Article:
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The mass-cliche accusation levelled by Prince Charles’ of the “concrete monstrosity” seems aimed more at the material, when you look through the book at the flexibility of the imagination that it allows and that Brutalist designers have made of it. Even the book’s stark aesthetic of thick cardboard, sharp flashes of red contrast and heavy, tome-like mass evoke their subject.

Images in the book are intercut with lines from the likes of Pulp, David Bowie and the recent film Locke; contrasted with learned  quotes from some of the movement’s most well-known architects and critical supporters, offering a perspectives from both the pop-culture and industrial spheres. For me, this has mixed results, some quotes seem slightly incongruous, reference-bait, rather than seeking to define or distil what brutalism is, and why it works. Peter has mentioned that one of his favourite quotes in the book comes from the construction road-movie, Locke, in which the protagonist warns his colleague that the pouring process of their monumental concrete is “delicate as blood” – this speaks to the human aspect behind Brutalism, which is all too easily over-looked. This and the range of other quotes in the book show the depth to which Brutalism has captured the popular imagination more than any other style of building or school of design, creating a long-lasting shockwave, not mere ripples – which is still being felt today – so Brutalism endures as magnificently bravura, bold and defiantly monolithic.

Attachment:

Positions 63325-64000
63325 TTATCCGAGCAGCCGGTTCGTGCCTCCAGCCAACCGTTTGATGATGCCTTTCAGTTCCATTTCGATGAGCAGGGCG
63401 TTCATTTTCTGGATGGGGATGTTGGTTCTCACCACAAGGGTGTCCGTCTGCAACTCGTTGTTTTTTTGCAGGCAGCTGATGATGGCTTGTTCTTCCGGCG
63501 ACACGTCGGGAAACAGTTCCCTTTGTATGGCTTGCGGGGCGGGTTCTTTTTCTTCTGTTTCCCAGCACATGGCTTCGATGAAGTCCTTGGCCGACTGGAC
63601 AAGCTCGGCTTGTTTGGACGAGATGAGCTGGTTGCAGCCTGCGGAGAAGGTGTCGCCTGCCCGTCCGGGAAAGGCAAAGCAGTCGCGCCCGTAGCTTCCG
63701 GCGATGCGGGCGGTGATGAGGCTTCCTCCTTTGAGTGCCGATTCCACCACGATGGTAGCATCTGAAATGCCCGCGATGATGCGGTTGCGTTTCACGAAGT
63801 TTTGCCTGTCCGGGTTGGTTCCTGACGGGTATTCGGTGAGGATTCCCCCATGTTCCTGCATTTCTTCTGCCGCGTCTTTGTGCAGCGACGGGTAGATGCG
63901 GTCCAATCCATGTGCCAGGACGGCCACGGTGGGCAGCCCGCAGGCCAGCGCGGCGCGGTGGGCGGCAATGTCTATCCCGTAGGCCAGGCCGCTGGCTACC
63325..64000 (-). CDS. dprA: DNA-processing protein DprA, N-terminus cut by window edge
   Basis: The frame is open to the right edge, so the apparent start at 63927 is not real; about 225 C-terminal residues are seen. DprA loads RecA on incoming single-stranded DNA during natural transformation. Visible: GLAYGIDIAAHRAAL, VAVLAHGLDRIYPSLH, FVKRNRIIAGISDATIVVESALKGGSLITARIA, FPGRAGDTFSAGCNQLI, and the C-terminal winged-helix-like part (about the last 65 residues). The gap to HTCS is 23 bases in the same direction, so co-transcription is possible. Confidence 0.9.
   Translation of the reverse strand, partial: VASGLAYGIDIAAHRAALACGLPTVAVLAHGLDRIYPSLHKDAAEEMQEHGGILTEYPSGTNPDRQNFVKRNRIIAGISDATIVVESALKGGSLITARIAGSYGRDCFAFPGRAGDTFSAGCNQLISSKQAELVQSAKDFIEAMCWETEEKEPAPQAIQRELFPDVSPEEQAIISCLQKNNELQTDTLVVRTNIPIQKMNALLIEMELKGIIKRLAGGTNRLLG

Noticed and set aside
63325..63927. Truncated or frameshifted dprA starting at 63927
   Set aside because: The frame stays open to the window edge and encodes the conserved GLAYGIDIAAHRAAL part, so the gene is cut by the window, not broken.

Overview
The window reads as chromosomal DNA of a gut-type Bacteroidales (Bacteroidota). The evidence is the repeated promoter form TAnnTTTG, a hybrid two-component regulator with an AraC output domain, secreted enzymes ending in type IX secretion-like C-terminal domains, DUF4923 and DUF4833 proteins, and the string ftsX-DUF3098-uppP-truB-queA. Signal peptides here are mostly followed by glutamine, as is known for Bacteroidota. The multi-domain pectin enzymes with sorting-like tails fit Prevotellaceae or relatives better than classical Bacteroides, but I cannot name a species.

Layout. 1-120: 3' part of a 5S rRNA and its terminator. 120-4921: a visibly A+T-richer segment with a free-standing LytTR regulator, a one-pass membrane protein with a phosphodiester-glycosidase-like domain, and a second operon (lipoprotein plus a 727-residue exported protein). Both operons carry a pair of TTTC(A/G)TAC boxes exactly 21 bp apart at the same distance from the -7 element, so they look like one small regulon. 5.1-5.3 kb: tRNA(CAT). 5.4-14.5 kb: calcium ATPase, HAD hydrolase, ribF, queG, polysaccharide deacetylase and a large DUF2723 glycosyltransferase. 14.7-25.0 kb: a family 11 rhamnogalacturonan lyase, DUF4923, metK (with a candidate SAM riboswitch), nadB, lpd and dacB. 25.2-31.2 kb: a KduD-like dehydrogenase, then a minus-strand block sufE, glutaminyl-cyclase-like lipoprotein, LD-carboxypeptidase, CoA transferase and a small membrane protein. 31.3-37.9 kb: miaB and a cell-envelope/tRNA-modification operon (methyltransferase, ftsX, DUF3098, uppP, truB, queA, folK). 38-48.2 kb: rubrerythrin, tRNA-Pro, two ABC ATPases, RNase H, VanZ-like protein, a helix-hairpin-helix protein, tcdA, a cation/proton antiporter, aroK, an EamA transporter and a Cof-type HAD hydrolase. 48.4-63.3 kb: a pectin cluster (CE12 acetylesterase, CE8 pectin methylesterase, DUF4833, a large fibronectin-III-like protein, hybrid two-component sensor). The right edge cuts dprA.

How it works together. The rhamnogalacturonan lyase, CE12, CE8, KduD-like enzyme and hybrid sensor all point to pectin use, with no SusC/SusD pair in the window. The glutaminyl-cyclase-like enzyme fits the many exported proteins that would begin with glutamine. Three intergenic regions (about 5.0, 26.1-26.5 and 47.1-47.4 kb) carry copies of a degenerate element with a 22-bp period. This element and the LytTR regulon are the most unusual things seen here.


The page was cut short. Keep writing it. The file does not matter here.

Adam Steiner‘s poetry and fiction appear in Proletarian Poetry, The Next Review, Fractured Nuance zine, BoscRev: 4 – and other publications. Adam was selected for the 2014 Ó Bhéal Coventry-Cork Twin Cities Poetry Exchange and was part of the Coventry SHOOT Festival. He is former Co-Editor of Here Comes Everyone magazine and his current project iswww.disappear-here.org. His novel about the NHS, Politics of the Asylum, is forthcoming.